[George] Orwell has inspired additions to the English language, through many now commonly used phrases, and entirely new words. Many of those come after his keen ability to identify how power provided to institutions can be used in a negative way. Were he alive today, it is likely he’d feel quite vindicated, if distressed, by his accuracy.
But the writer was not a lofty pacifist who abjured all kinds of power. Indeed, he believed power ought to be used in the world in support of what was good. He was, one might say, a part of the British left – but while substantial parts of the British left today rail against the use of power to repel evil, Orwell took up arms.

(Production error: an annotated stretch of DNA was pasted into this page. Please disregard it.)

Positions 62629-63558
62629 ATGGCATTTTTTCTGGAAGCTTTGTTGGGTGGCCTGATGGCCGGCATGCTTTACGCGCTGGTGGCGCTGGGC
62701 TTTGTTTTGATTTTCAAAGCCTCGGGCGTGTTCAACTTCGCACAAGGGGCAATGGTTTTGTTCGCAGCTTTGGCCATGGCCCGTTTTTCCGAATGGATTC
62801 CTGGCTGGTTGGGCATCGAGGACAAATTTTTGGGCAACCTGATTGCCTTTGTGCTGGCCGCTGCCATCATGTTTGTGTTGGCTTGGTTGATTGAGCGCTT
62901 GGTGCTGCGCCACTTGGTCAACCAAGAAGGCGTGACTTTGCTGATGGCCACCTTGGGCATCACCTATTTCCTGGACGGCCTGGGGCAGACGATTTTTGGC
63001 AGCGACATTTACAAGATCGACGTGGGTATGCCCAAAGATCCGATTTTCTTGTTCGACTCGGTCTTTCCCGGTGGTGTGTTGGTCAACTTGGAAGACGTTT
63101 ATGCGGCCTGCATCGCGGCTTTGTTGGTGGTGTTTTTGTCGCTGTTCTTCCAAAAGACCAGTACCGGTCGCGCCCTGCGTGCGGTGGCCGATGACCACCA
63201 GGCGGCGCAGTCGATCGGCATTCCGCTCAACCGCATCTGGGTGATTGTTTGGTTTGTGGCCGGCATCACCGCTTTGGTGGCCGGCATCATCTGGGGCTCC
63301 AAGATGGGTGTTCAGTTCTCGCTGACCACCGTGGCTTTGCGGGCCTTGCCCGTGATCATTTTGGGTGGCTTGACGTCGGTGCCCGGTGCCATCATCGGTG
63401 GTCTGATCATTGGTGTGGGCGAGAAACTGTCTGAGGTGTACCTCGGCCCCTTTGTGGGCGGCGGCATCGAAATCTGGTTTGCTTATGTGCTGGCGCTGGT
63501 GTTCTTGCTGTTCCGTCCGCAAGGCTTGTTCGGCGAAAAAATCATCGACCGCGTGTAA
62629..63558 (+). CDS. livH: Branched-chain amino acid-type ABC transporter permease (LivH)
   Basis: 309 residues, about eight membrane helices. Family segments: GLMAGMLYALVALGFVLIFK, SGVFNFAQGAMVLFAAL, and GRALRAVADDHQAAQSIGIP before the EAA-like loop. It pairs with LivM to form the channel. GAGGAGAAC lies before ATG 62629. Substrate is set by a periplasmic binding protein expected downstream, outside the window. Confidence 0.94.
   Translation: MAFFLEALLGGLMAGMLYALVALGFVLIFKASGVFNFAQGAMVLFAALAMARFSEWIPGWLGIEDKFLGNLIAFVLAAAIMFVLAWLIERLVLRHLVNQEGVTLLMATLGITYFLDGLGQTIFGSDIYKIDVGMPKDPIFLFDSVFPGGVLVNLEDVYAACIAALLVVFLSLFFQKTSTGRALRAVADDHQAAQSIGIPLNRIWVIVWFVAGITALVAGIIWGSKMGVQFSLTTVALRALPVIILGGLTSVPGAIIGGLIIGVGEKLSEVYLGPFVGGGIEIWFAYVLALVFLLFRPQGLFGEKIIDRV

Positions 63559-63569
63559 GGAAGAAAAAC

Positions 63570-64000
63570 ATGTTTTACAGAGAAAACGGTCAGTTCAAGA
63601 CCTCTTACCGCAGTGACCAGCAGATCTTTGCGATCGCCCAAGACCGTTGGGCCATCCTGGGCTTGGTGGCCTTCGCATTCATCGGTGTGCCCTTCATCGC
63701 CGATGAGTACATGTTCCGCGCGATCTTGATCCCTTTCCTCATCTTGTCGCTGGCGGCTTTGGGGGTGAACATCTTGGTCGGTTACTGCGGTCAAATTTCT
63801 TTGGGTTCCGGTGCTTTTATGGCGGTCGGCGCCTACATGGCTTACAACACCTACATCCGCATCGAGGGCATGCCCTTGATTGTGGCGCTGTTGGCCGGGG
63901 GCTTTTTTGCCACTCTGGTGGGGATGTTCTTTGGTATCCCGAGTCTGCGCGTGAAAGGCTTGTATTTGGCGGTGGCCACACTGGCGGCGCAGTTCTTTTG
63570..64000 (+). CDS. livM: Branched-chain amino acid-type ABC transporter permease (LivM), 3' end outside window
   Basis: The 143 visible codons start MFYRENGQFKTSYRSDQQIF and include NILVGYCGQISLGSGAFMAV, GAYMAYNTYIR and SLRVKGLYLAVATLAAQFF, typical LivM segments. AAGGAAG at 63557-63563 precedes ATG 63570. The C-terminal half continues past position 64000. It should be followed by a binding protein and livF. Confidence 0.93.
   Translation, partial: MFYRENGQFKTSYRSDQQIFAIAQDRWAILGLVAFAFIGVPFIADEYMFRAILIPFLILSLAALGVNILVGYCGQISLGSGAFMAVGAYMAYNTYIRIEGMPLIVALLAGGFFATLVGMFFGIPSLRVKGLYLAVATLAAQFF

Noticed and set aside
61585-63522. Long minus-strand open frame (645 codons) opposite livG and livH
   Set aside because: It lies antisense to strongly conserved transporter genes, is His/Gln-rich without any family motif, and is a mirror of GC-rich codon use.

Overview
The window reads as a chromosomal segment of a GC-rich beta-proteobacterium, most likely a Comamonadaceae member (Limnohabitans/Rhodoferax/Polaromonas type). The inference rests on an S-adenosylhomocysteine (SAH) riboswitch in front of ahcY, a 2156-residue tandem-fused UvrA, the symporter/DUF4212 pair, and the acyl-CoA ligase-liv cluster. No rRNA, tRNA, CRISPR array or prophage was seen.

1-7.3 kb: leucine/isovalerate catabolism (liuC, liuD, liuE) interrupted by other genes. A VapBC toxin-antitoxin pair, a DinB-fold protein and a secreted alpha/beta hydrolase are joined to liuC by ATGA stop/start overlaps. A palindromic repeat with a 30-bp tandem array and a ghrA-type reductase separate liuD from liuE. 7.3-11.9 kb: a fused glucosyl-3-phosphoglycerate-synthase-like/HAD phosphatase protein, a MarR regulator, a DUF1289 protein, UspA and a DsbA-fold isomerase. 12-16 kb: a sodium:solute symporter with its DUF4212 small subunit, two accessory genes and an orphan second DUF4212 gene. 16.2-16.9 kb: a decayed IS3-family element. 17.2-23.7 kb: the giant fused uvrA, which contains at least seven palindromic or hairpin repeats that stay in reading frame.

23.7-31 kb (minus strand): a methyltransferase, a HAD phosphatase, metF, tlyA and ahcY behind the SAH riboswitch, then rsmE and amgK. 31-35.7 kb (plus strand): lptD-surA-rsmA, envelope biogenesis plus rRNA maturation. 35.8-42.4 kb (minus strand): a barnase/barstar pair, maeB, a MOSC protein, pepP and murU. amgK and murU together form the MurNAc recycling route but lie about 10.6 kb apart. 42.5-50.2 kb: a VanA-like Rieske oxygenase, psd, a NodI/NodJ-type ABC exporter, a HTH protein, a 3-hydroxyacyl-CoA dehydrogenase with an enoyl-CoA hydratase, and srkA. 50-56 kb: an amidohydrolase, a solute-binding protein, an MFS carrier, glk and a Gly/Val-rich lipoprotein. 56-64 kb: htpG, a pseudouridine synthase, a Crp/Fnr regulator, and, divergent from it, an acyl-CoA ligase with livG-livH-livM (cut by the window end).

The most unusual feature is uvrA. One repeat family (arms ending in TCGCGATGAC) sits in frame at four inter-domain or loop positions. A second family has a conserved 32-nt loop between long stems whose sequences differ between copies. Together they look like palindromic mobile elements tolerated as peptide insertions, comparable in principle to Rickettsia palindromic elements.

His political views were neither complicated nor complex – but they were consistent. Orwell was on the British left, but he rejected Stalinism and described Russian totalitarianism as a “poisonous influence” in Britain. How many times in the last four years have political ideologies become tribes of common cause, rather than based on political principles? How many faux leftists, for example, have seen fit to promote Syria’s Mr Al Assad as somehow the “lesser evil”, or worse still, a companion of the “anti-imperialist vanguard”? Indeed, such leftists have betrayed even the leftists of Syria themselves.